• If you are really bored you could go comment on my blog. But, I don’t have anything on vaccines. It isn’t controversial to get them here in Africa. I am waiting for the malaria vaccine to come out soon. I hate getting malaria.

      • Manju

        Daughter #2 has had sex with only one young man, who had the vaccine at age 13. He was dizzy for a couple of days afterwards, but didn’t pass out.

        Wow! Minutes I can see. But days?

        • herr doktor bimler

          He was dizzy for a couple of days afterwards

          WAY too much information.

          • Manju

            …or not enough.

    • Hi Eleanor,

      I did some looking around but I found no discussion (e.g., at the CDC) for persistent dizziness after an HPV vaccine. Did anyone report this?

      All the CDC says is:

      HPV–Cervarix… Fainting
      Brief fainting spells and related symptoms (such as jerking movements) can happen after any medical procedure, including vaccination. Sitting or lying down for about 15 minutes after a vaccination can help prevent fainting and injuries caused by falls. Tell your doctor if the patient feels dizzy or light-headed, or has vision changes or ringing in the ears.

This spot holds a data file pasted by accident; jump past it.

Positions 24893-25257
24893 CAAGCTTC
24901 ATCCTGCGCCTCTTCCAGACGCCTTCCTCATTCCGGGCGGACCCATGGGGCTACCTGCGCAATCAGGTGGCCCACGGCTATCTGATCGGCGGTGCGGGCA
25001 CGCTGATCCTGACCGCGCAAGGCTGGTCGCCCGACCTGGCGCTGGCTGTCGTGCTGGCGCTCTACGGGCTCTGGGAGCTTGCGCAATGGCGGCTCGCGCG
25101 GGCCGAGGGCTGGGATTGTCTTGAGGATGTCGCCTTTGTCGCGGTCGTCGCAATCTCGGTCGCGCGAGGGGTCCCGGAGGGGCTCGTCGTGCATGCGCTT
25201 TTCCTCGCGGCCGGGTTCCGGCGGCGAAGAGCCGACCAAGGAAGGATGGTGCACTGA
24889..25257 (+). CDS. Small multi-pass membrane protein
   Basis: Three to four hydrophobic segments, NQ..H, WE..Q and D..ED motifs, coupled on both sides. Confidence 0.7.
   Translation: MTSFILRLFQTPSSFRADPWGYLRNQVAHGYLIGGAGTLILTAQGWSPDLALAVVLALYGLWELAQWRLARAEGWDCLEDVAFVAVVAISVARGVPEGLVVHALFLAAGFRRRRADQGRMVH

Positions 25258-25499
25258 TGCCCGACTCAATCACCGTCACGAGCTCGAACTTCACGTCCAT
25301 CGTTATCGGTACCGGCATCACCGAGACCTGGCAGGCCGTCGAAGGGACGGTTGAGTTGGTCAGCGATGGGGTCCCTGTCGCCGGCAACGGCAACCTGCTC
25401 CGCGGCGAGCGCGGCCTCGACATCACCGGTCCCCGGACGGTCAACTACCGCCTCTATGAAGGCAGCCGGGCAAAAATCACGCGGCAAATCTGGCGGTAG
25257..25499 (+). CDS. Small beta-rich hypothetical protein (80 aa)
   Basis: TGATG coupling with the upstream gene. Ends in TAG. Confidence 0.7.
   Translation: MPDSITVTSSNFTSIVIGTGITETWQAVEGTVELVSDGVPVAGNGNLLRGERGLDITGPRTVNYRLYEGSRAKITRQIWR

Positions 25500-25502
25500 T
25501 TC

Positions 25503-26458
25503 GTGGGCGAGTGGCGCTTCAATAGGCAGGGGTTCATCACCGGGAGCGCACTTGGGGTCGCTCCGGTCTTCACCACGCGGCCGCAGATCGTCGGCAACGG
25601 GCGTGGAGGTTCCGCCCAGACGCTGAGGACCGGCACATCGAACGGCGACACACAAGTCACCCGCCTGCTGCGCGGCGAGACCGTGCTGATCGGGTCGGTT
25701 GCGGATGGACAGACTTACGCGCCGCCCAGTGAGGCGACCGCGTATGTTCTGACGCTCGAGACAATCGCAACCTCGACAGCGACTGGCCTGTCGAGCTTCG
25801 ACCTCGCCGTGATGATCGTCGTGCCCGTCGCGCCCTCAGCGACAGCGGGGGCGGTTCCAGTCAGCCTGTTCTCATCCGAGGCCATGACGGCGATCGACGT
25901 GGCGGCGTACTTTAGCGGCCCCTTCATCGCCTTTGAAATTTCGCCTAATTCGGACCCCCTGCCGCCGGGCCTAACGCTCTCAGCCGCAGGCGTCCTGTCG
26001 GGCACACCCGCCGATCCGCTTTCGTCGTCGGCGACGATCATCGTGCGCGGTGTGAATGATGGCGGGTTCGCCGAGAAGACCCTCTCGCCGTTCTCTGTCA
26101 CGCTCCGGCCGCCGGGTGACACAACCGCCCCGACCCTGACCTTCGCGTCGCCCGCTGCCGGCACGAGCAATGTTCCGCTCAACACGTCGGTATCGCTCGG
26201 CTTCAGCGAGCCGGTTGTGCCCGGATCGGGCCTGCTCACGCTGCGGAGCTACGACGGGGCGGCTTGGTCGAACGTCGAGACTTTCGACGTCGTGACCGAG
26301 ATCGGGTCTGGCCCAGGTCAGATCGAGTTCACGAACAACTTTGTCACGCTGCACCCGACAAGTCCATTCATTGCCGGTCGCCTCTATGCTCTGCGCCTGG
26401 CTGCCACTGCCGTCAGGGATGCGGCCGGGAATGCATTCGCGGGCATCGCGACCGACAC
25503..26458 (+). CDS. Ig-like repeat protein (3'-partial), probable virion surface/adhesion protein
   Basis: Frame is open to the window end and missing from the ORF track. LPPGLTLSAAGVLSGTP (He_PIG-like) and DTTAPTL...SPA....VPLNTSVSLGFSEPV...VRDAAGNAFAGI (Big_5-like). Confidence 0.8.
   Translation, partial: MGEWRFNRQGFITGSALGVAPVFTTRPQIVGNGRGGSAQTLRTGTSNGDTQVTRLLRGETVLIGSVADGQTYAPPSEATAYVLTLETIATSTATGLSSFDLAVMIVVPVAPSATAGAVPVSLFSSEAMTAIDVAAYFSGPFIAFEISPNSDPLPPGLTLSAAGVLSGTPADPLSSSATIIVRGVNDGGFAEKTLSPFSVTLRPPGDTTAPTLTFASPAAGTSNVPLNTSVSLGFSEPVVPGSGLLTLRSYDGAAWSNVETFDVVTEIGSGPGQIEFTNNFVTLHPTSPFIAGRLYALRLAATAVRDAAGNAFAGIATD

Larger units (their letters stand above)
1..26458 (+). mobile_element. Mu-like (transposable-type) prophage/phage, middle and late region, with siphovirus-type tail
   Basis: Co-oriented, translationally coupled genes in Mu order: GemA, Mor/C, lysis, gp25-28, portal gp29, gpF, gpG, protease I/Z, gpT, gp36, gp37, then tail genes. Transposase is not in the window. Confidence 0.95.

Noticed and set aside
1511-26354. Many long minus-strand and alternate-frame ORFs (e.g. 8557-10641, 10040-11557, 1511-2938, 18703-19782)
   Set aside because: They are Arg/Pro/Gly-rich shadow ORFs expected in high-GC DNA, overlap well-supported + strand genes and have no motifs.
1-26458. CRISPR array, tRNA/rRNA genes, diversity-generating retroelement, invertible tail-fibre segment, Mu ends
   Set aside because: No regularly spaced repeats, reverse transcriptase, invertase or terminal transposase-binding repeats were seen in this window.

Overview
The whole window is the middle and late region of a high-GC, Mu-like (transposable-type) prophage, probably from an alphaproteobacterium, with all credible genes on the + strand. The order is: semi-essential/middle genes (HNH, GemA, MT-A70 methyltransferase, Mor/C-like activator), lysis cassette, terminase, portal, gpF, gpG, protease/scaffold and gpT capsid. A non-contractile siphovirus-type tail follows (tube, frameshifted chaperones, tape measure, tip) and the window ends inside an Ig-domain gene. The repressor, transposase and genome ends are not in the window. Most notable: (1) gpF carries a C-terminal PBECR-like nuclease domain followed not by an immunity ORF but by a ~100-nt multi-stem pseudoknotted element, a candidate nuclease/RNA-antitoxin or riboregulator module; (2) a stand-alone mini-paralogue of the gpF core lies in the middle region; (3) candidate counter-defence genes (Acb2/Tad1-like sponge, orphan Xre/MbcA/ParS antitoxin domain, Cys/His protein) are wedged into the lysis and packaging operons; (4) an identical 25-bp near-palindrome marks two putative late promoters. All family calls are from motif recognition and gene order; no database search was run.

HPV-Gardasil…Fainting. Brief fainting spells and related symptoms (such as jerking movements) can happen after any medical procedure, including vaccination. Sitting or lying down for about 15 minutes after a vaccination can help prevent fainting and injuries caused by falls. Tell your doctor if thepatient feels dizzy or light-headed, or has vision changes or ringing in the ears.
      Like all vaccines, HPV vaccines will continue to be monitored for unusual or severe problems.

      But this sort of warning occurs in many of the vaccine side effect lists.

      I wouldn’t rely on herd immunity for this as coverage rates are still rather low.

      • Eleanor